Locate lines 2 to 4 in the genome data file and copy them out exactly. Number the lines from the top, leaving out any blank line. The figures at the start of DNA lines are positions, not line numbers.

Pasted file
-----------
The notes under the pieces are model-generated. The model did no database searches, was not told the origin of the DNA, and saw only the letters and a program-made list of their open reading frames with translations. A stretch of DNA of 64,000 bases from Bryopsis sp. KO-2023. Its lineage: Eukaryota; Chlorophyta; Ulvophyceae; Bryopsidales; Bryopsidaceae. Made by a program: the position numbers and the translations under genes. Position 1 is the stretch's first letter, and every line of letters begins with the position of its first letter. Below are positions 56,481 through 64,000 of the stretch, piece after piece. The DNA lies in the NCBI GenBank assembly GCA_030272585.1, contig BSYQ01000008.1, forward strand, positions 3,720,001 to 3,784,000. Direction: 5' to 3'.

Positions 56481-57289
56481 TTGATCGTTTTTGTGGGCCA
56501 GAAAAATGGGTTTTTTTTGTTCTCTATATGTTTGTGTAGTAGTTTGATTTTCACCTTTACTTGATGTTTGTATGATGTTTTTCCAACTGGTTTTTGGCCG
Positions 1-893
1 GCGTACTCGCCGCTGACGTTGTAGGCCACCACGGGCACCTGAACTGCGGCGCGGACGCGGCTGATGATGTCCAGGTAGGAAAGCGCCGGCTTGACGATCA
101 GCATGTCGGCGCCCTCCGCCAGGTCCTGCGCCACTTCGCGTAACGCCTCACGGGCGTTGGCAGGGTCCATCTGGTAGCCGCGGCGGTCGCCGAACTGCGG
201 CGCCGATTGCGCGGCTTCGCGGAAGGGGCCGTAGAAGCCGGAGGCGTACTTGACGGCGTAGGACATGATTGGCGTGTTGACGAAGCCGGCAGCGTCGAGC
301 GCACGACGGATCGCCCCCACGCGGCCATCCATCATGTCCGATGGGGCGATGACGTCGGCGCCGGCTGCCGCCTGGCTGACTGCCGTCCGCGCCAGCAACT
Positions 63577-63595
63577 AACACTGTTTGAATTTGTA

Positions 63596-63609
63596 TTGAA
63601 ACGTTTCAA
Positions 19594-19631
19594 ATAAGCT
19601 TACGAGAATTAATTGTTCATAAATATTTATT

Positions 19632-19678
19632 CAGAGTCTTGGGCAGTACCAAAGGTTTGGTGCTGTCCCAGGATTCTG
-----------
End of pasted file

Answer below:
Positions 56481-57289
56481 TTGATCGTTTTTGTGGGCCA
56501 GAAAAATGGGTTTTTTTTGTTCTCTATATGTTTGTGTAGTAGTTTGATTTTCACCTTTACTTGATGTTTGTATGATGTTTTTCCAACTGGTTTTTGGCCG